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Chrysler, Ford Say Canada Leasing Program May Help Revive Sales

Jan. 28 -- Chrysler LLC and Ford Motor Co. say a C$12 billion ($9.9 billion) proposal by Canada to buy pools of auto loans and leases may help revive slumping auto sales.

The federal budget yesterday included a government pledge to buy securities backed by loans and leases for autos and equipment. The so-called Canadian Secured Credit Facility is among measures aimed at boosting lending in Canada.

“Improving access to financing is critical medicine that the Canadian economy needs right now to return to health,” said Reid Bigland, president of Chrysler’s Canadian business. “The creation of the Canadian Secured Credit Facility to support financing of vehicles is a big step forward to helping automobile sales in Canada.”

Leasing has become less popular in Canada, in part because fewer carmakers offer it. Chrysler Financial and Detroit-based GMAC LLC stopped leasing in Canada in August after borrowing costs soared and the value of used vehicles tumbled amid a glut of unsold cars.

“This is definitely a most welcome effort,” Meredith Libbey, a spokeswoman for Ford Motor Credit Co., a unit of the Dearborn, Michigan-based automaker, said in an interview. “Obviously, the goal is to take some quick action and get funding out to the Canadian public.”

The percentage of Ford’s Canadian customers who lease vehicles has fallen to about 10 percent from 40 percent a year ago, David Mondragon, president of Ford’s Canadian unit, said in an interview earlier this month. For Chrysler, that figure dropped to zero from 53 percent, according to Bigland.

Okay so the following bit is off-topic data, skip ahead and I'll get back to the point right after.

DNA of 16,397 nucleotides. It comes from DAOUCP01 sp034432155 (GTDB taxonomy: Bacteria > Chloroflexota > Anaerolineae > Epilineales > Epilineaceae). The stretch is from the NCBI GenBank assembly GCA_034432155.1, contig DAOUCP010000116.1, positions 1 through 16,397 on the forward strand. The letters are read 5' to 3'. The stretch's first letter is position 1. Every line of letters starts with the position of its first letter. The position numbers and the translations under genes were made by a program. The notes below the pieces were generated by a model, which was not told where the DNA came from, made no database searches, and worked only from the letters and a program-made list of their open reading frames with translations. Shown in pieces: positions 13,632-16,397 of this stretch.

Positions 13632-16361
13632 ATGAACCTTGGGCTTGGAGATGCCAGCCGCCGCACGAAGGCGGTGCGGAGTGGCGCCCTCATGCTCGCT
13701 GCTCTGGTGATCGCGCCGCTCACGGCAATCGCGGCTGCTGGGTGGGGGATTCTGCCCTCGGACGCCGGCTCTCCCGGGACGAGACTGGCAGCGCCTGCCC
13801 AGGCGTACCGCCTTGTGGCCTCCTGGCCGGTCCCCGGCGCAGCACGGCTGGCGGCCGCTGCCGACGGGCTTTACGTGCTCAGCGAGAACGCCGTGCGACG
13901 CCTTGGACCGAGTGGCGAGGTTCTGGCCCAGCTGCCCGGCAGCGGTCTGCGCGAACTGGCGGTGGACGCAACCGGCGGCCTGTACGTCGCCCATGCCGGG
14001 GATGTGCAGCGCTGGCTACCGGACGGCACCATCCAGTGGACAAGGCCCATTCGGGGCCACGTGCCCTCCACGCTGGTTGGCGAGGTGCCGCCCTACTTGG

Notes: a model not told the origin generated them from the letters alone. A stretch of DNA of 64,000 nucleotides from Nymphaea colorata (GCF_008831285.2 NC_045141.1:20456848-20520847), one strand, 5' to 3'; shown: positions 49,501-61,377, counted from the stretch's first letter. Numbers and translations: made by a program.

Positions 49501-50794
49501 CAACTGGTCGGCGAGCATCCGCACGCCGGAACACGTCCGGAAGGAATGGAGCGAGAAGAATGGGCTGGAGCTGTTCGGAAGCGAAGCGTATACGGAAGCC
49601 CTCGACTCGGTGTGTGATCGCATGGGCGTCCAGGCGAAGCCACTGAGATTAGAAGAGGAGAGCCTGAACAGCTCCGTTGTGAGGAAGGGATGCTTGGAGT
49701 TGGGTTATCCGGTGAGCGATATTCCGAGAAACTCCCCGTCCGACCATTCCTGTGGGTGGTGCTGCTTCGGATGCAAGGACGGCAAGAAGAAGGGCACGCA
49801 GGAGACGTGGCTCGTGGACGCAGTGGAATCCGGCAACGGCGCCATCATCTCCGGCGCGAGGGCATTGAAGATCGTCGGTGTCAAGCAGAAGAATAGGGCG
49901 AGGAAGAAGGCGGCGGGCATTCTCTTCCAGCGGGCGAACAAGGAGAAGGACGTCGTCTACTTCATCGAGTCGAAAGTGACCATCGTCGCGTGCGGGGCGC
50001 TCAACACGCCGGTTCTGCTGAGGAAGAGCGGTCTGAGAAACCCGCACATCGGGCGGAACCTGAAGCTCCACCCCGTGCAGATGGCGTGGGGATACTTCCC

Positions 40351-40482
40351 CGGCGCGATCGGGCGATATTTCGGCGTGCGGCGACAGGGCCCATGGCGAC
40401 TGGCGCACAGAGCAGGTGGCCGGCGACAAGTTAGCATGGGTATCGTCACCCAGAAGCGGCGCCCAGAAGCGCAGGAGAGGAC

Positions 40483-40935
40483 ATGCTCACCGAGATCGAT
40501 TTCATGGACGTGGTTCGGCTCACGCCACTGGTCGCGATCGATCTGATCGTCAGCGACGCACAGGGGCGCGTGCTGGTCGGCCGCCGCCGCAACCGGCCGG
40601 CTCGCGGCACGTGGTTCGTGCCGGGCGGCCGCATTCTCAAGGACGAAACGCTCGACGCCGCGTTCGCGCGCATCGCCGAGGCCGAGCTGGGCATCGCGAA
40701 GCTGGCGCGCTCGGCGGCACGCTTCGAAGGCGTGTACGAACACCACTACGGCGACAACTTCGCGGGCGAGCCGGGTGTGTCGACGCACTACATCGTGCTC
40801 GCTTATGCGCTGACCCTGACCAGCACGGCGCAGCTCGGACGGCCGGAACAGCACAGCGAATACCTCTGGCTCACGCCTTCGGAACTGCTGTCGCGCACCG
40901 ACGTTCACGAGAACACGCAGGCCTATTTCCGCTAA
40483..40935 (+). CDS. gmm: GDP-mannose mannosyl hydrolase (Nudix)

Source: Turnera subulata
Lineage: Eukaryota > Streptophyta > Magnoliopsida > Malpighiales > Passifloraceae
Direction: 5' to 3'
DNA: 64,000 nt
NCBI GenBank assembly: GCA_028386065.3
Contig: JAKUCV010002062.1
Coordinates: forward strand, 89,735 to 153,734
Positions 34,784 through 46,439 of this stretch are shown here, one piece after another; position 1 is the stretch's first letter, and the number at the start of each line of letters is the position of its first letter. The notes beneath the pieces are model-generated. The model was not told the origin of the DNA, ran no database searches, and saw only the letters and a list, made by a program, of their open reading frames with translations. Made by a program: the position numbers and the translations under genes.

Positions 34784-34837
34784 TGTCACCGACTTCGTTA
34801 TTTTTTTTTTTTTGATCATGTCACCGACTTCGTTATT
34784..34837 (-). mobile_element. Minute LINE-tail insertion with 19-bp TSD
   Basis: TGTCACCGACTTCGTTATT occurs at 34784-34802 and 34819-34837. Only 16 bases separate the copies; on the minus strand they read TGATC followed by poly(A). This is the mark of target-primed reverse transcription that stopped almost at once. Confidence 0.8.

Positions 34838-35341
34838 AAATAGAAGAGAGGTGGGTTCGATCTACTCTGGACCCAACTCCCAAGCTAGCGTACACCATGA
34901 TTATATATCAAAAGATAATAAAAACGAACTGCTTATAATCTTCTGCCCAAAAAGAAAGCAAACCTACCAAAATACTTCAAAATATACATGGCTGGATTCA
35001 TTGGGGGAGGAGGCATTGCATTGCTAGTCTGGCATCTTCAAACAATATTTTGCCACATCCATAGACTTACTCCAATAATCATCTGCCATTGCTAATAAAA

Fewer Leases

Leasing accounted for about 30 percent of Canadian car sales last year, according to the Power Information Network of J.D. Power & Associates. That’s down from almost 43 percent in 2007.

Many Chrysler customers haven’t been able to qualify for financing from traditional lenders due to tight credit markets, Bigland said in an interview from Toronto today. The government plan may prompt Chrysler to resume leasing, he said.

“We are interested in getting back into leasing,” Bigland said. “We’re hoping it will make vehicle purchases for those who want to purchase a vehicle accessible, and open up leasing options back to the Canadian marketplace.”

Auto sales in Canada fell 21 percent in December as the U.S. recession spread north. The December decline, the worst for that month since 1996, pushed nationwide sales down 1.1 percent in 2008.

Ford is the second-biggest U.S. automaker, after General Motors Corp. Chrysler, controlled by Cerberus Capital Management LP, ranks No. 3. Canada
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